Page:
Fighting for better bladder management care

“Patients with spinal cord injuries are a small percentage of the population with a long-term disability. So, it is up to us, as clinicians, to really empower and engage with our individual patients to provide them with knowledge on managing their bladder to enable them to fight to receive the best bladder management services,” Dr Virginia Wilson said on Thursday evening while addressing healthcare workers.

Dr Wilson spoke on the Best Practice Recommendations for Bladder Management in Spinal Cord Afflicted (SCA) Patients during a webinar, which was sponsored by the Southern African Spinal Cord Association (SASCA) and QuadPara Association of South Africa (QASA), on 29 July 2021.

Her presentation was based on a paper with the same title that was published in 2019 to address the “significant gaps in practice, and challenges regarding levels of care and access to services and supplies specifically related to the neurogenic bladder”. The research paper aims to establish a standard of care and mitigate costly complications.

During her presentation, that was attended by over 100 healthcare workers, Dr Wilson highlighted the importance of Clean Intermittent Catheters (CIC), which is considered the gold standard for care globally. Hydrophilic clean intermittent catheter (HCIC) are recommended for more vulnerable patients.

Fight to prevent reuse

Even when a doctor prescribes intermittent catheters as the method of bladder managements, patients might not be able to afford the number of catheters needed to empty their bladder four to eight times a day. As a result, many patients might opt to re-use their intermittent catheter.

“There is absolutely no reason to re-use a catheter,” Dr Wilson stated passionately during her presentation. She added that there are circumstance when the patient has no other choice, such as in extremely impoverished countries were resources are lacking. However, this comes with serious consequences.

Referring to her own experience with managing patients with a lack of access to resources, some patients experienced up to 10 urinary tract infections per year by re-using their catheters.

Funders gatekeeping access

Unfortunately, funders play a big role in allowing patients access to the devices that they need. Dr Wilson highlighted the discrepancies in the approach funders take. “Without having seen a quote,” Dr Wilson explained that she recently learned the cost of colostomy bags and was surprised to learn that the cost per month would be the same for intermittent catheters. Yet, funders refuse to assist with the bladder management.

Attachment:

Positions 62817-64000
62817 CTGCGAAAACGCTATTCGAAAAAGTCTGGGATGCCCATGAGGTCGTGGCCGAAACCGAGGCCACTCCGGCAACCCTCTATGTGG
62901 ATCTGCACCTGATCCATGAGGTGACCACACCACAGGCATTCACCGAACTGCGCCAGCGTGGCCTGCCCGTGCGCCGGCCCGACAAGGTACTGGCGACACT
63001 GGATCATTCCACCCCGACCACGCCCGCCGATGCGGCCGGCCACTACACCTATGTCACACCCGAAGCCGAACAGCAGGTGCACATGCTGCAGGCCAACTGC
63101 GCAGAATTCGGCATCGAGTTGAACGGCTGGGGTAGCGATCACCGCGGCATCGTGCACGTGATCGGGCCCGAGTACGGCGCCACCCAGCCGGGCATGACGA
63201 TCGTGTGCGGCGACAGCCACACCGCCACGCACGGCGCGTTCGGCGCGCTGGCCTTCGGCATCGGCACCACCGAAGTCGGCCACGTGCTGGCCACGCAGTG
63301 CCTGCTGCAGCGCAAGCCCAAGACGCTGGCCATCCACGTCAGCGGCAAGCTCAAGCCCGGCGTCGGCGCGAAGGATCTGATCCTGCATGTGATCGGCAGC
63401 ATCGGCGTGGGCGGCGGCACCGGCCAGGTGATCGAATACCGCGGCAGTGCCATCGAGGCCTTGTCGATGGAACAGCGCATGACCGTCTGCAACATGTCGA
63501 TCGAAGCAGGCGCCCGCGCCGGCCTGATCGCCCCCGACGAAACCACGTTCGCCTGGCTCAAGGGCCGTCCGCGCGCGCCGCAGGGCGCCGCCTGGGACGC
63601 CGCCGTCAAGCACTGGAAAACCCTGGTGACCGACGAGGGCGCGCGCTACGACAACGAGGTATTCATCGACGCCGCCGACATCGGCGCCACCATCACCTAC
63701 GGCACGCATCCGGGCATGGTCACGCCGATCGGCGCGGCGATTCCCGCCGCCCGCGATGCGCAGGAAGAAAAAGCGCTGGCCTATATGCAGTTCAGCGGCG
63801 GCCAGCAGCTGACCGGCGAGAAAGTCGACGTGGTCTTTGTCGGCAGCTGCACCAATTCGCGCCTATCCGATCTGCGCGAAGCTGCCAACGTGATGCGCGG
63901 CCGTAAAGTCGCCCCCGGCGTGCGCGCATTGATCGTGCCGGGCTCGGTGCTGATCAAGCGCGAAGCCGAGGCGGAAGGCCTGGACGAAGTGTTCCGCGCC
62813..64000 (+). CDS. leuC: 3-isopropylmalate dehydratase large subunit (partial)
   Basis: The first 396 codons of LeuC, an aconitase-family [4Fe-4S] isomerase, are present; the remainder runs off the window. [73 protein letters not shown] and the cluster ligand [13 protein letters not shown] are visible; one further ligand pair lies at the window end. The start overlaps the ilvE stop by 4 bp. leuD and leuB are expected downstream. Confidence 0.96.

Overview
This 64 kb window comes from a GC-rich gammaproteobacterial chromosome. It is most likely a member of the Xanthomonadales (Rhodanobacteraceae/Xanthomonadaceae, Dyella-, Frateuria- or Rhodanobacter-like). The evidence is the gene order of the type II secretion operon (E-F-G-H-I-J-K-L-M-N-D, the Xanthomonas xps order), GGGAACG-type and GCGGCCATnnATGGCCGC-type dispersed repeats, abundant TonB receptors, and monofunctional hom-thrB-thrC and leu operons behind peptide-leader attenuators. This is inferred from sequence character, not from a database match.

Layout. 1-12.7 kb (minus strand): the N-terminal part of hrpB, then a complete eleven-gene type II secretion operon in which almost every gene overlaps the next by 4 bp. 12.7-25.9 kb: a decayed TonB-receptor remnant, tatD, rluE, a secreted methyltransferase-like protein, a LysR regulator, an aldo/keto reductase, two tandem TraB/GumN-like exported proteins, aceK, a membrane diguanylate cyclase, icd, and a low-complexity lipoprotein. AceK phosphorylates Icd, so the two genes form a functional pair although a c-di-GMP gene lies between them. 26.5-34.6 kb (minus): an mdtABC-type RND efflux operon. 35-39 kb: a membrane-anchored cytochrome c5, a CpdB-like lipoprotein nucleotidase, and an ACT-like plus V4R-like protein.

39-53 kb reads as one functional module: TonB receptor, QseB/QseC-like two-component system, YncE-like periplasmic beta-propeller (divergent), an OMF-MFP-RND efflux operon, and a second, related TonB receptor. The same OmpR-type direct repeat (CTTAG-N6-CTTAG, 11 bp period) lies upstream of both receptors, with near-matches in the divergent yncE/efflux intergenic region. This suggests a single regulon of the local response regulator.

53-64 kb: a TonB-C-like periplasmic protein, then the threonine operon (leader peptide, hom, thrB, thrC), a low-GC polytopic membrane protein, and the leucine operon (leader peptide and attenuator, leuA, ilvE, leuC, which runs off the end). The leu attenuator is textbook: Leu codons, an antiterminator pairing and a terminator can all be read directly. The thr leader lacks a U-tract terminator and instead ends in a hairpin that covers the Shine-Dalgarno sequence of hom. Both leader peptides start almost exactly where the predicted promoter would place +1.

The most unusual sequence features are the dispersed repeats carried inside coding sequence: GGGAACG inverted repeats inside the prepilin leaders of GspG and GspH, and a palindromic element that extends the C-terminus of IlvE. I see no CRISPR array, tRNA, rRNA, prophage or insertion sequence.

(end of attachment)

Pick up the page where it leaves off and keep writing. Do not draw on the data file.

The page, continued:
Important in all of these discussions, between patients and doctors or consumers and funders, is to remember: “Cost effective and low cost are not equivalent.” Dr Wilson explained that although some bladded management products might cost less than CIC, these might lead to more urinary tract infection, which can be extremely costly when hospital care is required.

Patients have the option to challenge their funders (or medical aid) in order to secure better bladder management. Alwyn Uys, for example, successfully challenged his medical aid to secure more single-use catheters in a month. While he hasn’t reached his goal of having his bladder management fully funded, his story shows what is possible when daring to fight. You can read his full story here.

Education is key

The most important part of any bladder management routine or approach is education. Dr Wilson highlighted the importance of educating the patient about their options as well as the pros and cons – both short and long term. She added that it is important to share the information in a language the patient understands completely so that they full comprehend the risks and advantages.

In addition, doctors should work with psychologists and social workers to identify any patients who have reservations about the suggested care. These patients can be provided with more information or support. Dr Wilson also expressed the value of providing patients with peer support.

To learn more about the specific laws on the rights of patients with spinal cord injuries, register for the webinar on health law presented by Elsabé Klinck on 10 August 2021 at 6 PM. Register for the event here.

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